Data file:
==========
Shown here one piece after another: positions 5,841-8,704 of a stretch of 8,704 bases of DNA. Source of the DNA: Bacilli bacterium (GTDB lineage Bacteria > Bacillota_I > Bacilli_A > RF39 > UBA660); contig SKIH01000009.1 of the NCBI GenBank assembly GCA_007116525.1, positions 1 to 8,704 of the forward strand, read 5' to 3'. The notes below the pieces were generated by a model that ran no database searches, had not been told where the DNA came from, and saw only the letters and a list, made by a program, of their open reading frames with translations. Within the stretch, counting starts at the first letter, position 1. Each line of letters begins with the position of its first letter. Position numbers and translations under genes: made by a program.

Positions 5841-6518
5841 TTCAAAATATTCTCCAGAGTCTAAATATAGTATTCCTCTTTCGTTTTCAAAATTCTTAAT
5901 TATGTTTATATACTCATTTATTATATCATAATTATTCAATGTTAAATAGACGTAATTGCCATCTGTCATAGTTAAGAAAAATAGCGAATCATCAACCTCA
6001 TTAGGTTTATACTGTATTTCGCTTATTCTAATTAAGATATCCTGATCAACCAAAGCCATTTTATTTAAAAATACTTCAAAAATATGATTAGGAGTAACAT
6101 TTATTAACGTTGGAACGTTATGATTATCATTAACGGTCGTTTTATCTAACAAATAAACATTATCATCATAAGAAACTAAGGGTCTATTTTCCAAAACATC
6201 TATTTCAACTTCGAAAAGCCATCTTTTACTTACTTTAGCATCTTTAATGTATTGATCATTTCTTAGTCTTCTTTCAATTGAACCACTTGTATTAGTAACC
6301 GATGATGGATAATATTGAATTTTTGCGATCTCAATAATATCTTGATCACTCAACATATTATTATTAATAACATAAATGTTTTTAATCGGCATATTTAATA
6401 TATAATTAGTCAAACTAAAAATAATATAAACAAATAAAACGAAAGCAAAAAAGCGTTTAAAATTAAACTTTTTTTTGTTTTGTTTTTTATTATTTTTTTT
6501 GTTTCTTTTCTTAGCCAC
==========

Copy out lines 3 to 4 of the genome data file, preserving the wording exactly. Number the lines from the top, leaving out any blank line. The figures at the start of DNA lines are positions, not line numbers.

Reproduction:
5841 TTCAAAATATTCTCCAGAGTCTAAATATAGTATTCCTCTTTCGTTTTCAAAATTCTTAAT
5901 TATGTTTATATACTCATTTATTATATCATAATTATTCAATGTTAAATAGACGTAATTGCCATCTGTCATAGTTAAGAAAAATAGCGAATCATCAACCTCA